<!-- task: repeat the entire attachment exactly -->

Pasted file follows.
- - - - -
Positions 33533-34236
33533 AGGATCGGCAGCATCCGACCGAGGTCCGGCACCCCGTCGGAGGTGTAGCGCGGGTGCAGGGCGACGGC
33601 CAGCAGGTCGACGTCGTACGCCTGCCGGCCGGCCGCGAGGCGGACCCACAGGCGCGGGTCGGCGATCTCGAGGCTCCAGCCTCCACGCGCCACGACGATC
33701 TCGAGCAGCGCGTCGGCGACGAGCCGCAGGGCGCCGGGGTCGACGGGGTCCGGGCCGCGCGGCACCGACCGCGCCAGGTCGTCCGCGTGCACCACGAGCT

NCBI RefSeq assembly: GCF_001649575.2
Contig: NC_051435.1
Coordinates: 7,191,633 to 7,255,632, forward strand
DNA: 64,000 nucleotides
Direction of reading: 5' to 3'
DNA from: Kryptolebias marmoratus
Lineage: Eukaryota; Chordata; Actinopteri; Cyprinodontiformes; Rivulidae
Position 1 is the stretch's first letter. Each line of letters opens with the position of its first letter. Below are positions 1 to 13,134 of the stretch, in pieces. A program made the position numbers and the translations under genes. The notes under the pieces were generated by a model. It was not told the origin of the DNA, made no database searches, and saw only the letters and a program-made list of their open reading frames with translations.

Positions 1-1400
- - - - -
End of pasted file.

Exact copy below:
Positions 33533-34236
33533 AGGATCGGCAGCATCCGACCGAGGTCCGGCACCCCGTCGGAGGTGTAGCGCGGGTGCAGGGCGACGGC
33601 CAGCAGGTCGACGTCGTACGCCTGCCGGCCGGCCGCGAGGCGGACCCACAGGCGCGGGTCGGCGATCTCGAGGCTCCAGCCTCCACGCGCCACGACGATC
33701 TCGAGCAGCGCGTCGGCGACGAGCCGCAGGGCGCCGGGGTCGACGGGGTCCGGGCCGCGCGGCACCGACCGCGCCAGGTCGTCCGCGTGCACCACGAGCT

NCBI RefSeq assembly: GCF_001649575.2
Contig: NC_051435.1
Coordinates: 7,191,633 to 7,255,632, forward strand
DNA: 64,000 nucleotides
Direction of reading: 5' to 3'
DNA from: Kryptolebias marmoratus
Lineage: Eukaryota; Chordata; Actinopteri; Cyprinodontiformes; Rivulidae
Position 1 is the stretch's first letter. Each line of letters opens with the position of its first letter. Below are positions 1 to 13,134 of the stretch, in pieces. A program made the position numbers and the translations under genes. The notes under the pieces were generated by a model. It was not told the origin of the DNA, made no database searches, and saw only the letters and a program-made list of their open reading frames with translations.

Positions 1-1400